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Arguably, in a perfect world, all innovations would be developed in-house, so you could control access more easily.  However, many early stage companies with financial constraints have to seek out enterprising ways of meeting market demand as well as staying ahead of their competitors by implementing the right innovation strategy; this can often mean working with external partners. 

Perhaps you have a new invention that you wish to commercialise, but do not have the finances to get it to market?  Or you have identified an external solution to a current client need? Innovation is not only about creating new inventions, it describes the process, and the outcome, of bringing an invention successfully to the market – and often you may need to work with others to do this.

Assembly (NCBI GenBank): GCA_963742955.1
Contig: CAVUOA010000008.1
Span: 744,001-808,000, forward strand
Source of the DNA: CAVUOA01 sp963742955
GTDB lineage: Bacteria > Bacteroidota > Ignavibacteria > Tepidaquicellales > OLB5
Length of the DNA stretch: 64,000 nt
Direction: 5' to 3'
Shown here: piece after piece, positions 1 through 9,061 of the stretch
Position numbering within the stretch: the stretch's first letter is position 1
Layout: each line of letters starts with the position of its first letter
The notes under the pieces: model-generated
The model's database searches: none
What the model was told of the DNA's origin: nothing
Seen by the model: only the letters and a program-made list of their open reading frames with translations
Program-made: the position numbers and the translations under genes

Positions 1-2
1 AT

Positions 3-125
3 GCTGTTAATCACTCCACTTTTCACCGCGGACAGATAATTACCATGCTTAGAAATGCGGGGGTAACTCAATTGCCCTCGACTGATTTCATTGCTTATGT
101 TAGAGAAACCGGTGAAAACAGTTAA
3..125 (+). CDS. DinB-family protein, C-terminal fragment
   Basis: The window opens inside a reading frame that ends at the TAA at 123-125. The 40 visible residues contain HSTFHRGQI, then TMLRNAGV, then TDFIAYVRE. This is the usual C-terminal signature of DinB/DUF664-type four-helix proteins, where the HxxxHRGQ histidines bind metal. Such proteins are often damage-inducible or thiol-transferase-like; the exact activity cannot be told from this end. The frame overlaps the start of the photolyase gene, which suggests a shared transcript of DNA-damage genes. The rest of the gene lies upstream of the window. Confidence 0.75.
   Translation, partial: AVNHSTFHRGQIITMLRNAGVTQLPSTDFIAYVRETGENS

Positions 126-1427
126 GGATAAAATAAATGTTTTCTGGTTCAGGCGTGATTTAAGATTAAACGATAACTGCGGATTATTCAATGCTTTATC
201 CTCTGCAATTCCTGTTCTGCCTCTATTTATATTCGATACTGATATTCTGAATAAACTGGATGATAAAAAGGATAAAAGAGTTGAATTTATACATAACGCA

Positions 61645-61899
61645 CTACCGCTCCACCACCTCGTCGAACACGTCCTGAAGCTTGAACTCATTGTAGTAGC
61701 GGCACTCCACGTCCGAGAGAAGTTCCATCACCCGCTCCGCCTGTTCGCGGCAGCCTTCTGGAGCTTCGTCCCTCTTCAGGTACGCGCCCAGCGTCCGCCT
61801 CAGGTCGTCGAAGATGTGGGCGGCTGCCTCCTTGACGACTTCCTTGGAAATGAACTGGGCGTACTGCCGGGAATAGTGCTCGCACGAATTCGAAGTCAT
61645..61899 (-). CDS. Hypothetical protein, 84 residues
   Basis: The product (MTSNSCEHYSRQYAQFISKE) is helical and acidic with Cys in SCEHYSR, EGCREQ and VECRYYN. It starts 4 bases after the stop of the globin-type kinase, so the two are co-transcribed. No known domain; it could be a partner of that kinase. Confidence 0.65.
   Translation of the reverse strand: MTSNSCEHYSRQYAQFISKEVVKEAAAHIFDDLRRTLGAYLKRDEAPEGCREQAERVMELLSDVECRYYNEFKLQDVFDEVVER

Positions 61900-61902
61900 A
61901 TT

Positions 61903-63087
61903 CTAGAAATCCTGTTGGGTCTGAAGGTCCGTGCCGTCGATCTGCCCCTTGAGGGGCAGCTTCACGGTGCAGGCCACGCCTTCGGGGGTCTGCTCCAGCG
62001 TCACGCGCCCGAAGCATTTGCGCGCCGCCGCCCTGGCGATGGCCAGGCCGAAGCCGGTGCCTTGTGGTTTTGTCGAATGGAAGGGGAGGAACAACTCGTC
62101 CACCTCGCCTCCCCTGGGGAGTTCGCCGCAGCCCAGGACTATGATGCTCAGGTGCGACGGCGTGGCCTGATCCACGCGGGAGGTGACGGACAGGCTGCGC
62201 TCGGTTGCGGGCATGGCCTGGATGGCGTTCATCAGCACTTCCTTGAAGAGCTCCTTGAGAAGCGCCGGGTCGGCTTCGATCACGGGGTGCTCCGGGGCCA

Whilst collaborating with others offers a great opportunity to speed up the innovation process, it’s important to manage the knowledge brought to or created by the collaborative project with care. Otherwise, it may be difficult to speak openly about, protect, commercialise or prevent future use of this knowledge. You may wish to tap into academic research expertise, license in external IP, license out your own IP rights, work with a subcontractor such as a manufacturer, designer, software engineer, photographer or website developer. In such cases, you will find that although IP rights are intangible assets, they can be used to leverage commercial value in a company just like tangible assets.

Overall, trust and knowledge are key to any successful relationship, so it is important to choose your partners wisely, conduct some basic due diligence before entering into a partnership and, wherever appropriate, put in place professionally drafted legal agreements. This Guide (contact us to download Guide: “Partnering for Commercial Advantage”) provides some pointers to areas that you need to consider.


Case studies on partnering for commercial advantage